This page complements the Arches National Park maps page; here you’ll find the same maps but with much longer text descriptions to help you plan your trip. (The other page is meant to get you the maps with no fuss, no frills.) For more Arches trip planning, you can also browse the best-selling Arches maps and guidebooks on Amazon. Otherwise, read on for my rambling, opinionated, somewhat-coherent guide to Arches maps.
Official NPS maps of Arches
Here’s the newest Arches map, which was updated by the Park Service for the summer of 2015. The map shows the entire national park (all roads and trails) and works well for saving to your phone or tablet. If you want separate maps for different individual parts of the park (such as Delicate Arch or Devils Garden), scroll down a bit to where I cropped them into smaller sizes for you. Click the image to view a full size JPG (1.6 mb) or download the PDF (10.4 mb).
This is the 2014 Arches National Park map, showing roads, hiking trails, campgrounds, and various named arches. This is no longer the newest Arches map (the one above took that crown), but I’m keeping it available here because the file size is much smaller, especially if you want the PDF. And really, it’s basically the exact same map as above but with some minor formatting differences. Click the image to view a full size JPG (1.2 mb) or download the PDF (2.6 mb).
This is a simple map of Arches National Park, showing roads, hiking trails, and various named arches like the one above, but in an easier-to-print format. This one is best if you just want something very easy to read (no distracting backgrounds) or one to print. Sometimes less pretty is better! Click the image to view a full size GIF (200 kb).
OK, here below are the cropped-down versions of the full park map, in case you just want a couple specific areas. I find it can be easier to print or save a small map to your phone instead of viewing the entire park each time, especially if you’re just wanting to refernece it while on the trail. I put them here in a south-to-north order just as you’d encounter them on your way into the park.
The Park Avenue map shows the 1-mile Park Avenue trail, which is the first one you encounter as you drive into the park. It’s a nice intro to arches! That said, don’t expect to actually see an Arch on this trail – it’s mostly to view some spectacular rock formations such as Wall Street, the Courthouse Towers, Three Gossips, Tower of Babel, and other ridiculously-named features. The best way to do this is to get dropped off at the southern trailhead, walk north, and get picked up at the Courthouse Towers Viewpoint. That way you get to walk all downhill and don’t have to backtrack. I hope you’re traveling with someone who loves you enough to be your shuttle driver! Otherwise, just hike the one mile down and back – it’s not very far and the features do look different on the return journey. Click the image to view a full size JPG (90 kb).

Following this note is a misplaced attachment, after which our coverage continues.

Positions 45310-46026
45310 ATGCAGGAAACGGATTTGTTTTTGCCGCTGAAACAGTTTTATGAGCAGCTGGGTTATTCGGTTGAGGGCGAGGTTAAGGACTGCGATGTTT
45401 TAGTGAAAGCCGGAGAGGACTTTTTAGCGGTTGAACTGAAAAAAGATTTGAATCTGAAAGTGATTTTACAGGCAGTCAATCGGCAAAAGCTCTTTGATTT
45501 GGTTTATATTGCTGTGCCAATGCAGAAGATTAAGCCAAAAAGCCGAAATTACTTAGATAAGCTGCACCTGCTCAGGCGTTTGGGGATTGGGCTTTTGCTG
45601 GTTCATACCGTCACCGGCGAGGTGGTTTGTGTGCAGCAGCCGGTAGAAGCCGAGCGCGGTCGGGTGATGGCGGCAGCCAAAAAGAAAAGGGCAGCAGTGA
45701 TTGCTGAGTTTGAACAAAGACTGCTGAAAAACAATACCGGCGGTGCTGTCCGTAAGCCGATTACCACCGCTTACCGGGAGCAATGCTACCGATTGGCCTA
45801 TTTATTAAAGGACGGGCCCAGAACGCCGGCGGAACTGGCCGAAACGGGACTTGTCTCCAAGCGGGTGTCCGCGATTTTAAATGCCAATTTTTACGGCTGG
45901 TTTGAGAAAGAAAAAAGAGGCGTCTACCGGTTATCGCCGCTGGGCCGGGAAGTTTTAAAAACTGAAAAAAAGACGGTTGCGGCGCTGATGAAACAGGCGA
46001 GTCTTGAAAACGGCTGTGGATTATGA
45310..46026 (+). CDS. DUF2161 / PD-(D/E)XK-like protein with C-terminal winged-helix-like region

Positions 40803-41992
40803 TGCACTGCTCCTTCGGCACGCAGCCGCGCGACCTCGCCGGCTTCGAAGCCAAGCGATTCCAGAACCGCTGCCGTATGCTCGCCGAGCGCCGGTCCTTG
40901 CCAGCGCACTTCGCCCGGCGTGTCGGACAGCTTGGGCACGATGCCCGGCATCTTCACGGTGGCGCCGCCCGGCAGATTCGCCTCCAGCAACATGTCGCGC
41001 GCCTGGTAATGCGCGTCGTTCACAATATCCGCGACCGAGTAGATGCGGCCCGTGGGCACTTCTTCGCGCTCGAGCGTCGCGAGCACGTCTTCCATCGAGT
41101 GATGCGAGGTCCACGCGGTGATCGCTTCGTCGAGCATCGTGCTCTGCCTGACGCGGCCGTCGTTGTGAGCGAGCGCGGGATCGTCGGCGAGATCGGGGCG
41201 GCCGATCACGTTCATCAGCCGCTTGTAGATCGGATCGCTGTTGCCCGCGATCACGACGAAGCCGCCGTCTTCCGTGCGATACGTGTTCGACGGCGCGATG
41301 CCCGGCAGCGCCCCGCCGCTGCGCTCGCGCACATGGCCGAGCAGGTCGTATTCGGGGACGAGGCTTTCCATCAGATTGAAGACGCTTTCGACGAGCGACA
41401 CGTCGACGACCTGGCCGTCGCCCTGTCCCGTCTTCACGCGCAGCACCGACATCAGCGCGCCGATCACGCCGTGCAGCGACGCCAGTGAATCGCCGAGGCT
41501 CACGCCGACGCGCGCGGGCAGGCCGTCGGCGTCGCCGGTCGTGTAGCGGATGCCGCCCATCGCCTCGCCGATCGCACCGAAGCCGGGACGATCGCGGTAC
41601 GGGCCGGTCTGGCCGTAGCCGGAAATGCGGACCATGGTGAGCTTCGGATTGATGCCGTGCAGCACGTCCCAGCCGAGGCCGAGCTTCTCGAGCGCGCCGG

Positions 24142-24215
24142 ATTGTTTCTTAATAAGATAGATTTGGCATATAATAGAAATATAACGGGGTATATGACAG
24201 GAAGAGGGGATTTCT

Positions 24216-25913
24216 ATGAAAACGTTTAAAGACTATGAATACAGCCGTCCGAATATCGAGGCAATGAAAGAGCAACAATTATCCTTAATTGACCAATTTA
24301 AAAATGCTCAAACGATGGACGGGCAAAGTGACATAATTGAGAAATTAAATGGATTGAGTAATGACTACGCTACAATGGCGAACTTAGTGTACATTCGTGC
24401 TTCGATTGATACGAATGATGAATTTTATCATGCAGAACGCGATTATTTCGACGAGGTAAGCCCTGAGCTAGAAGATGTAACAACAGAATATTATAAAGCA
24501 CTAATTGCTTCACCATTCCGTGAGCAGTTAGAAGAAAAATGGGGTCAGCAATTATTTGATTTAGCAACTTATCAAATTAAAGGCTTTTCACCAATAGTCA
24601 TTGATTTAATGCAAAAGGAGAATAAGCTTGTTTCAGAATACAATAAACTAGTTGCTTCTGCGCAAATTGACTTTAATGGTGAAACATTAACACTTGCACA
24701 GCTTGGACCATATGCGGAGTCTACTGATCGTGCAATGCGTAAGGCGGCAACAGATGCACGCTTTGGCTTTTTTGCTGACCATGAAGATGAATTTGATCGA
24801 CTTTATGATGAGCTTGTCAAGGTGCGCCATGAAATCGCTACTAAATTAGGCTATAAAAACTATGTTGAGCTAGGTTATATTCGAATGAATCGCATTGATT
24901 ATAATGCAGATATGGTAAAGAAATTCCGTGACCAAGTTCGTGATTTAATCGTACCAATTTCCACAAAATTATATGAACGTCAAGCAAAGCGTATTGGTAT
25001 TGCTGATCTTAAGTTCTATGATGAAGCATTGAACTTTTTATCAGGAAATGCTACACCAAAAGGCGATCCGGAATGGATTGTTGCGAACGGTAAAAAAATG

This Windows map shows a very popular (read: congested) area of Arches. Traveling with someone who can’t do much hiking and needs to stick with the car? Here you go! You’ll get some nice arch views from the road. If you want to get closer, no problem – it’s a very short, easy hike to each of these formations. In terms of time, this is the best bang-for-your-buck if you want to see as much as you can in as little time as possible. But, please, for God’s sake, stay on the trail! Desert soil is incredibly fragile so please keep your footprints to the maintained trail and to solid rock. No sand! When walking on sand, you destroy the cryptobiotic soil that is needed to sustain plant life. If you’re driven crazy by watching visitors wander aimlessly all over the place, prepare to have your blood pressure raised here. Click the image to view a full size JPG (70 kb).
Ah yes, the Delicate Arch map. Delicate Arch is unquestionably the icon of the park and even the icon of Utah – you see it on license plates, billboards, and just about everything. There are two lower viewpoints that view the arch from afar, but you want to park at Wolfe Ranch and hike the 1.5 miles (one-way) to the base of Delicate Arch. Beware – you will not have this trail to yourself! Everyone wants to see Delicate Arch, and I don’t blame them (it’s spectacular). The trail has almost no shade, so go in the morning to beat the heat and the crowds (even though the lighting isn’t quite as good). The best lighting on Delicate Arch is at sunset, but everyone knows that, so be prepared for company then. And be careful – the parking lot is very large but it can fill up. Woe to you if that’s the case; even if you find parking, you’re going to be sharing the trail and viewpoint with hundreds of fellow visitors. Click the image to view a full size JPG (100 kb).